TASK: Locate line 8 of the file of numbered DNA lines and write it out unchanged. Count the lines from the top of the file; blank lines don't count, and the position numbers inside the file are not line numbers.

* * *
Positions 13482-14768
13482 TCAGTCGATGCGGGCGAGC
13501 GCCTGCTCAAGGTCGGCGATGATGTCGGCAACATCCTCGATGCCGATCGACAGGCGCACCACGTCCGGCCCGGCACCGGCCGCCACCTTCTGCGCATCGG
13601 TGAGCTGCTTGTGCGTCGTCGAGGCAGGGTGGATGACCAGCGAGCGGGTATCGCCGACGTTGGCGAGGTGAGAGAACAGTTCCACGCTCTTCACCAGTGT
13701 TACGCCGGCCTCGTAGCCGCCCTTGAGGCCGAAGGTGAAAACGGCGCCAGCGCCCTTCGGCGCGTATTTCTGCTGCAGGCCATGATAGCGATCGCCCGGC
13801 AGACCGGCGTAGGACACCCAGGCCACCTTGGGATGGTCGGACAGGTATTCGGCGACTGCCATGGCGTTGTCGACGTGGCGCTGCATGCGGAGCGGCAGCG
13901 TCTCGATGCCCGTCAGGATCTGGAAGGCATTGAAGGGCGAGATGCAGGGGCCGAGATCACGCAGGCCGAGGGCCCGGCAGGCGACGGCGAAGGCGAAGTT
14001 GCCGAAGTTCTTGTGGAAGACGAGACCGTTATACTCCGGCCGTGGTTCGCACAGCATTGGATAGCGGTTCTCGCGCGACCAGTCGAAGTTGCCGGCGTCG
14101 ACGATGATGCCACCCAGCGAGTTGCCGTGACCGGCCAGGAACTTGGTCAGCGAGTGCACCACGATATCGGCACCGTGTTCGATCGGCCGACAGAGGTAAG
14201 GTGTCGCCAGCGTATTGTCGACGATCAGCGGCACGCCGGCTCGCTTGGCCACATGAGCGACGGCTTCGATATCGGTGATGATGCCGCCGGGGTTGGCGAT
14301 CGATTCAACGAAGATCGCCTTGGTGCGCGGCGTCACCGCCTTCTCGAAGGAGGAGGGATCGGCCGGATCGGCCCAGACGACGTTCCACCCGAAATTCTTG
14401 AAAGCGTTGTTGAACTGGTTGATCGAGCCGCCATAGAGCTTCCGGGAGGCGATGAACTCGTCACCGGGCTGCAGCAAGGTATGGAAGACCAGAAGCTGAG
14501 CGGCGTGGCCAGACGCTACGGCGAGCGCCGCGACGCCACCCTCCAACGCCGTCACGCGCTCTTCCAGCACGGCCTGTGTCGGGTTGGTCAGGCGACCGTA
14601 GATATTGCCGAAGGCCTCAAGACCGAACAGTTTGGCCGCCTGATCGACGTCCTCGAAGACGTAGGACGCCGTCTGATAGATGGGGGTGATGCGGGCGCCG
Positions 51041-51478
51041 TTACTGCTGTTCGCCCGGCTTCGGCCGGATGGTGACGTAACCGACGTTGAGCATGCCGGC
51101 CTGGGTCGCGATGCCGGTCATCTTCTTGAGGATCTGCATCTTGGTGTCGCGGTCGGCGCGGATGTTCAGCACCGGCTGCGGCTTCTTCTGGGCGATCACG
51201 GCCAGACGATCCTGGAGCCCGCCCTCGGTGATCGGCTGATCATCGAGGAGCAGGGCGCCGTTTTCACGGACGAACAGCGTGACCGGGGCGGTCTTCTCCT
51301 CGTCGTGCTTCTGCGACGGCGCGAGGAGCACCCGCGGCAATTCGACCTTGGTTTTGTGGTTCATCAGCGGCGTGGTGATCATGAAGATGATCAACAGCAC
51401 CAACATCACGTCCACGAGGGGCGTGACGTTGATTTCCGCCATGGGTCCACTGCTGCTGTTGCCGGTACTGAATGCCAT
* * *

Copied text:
14001 GCCGAAGTTCTTGTGGAAGACGAGACCGTTATACTCCGGCCGTGGTTCGCACAGCATTGGATAGCGGTTCTCGCGCGACCAGTCGAAGTTGCCGGCGTCG